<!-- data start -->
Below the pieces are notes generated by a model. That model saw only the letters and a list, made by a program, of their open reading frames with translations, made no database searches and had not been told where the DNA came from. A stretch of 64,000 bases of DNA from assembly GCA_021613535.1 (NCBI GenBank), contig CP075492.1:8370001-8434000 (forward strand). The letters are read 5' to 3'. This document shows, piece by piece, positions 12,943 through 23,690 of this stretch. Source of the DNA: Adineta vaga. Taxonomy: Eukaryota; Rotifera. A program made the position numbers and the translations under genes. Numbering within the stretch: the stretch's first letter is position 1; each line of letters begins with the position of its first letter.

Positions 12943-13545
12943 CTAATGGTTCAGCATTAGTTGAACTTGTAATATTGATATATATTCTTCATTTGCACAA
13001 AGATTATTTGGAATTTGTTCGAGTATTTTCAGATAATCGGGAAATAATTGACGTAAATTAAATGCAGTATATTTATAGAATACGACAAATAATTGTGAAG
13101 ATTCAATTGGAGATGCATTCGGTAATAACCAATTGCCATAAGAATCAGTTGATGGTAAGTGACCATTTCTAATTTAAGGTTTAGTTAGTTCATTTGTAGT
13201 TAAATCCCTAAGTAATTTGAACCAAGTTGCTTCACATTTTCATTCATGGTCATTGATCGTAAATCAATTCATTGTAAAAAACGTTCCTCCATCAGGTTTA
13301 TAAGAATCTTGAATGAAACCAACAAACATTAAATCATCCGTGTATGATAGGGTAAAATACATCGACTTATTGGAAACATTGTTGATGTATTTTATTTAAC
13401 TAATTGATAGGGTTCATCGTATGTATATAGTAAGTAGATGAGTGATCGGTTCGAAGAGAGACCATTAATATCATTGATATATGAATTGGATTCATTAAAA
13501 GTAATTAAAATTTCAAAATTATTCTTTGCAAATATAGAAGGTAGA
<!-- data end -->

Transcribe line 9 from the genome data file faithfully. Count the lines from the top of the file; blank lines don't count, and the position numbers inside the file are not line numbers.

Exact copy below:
13501 GTAATTAAAATTTCAAAATTATTCTTTGCAAATATAGAAGGTAGA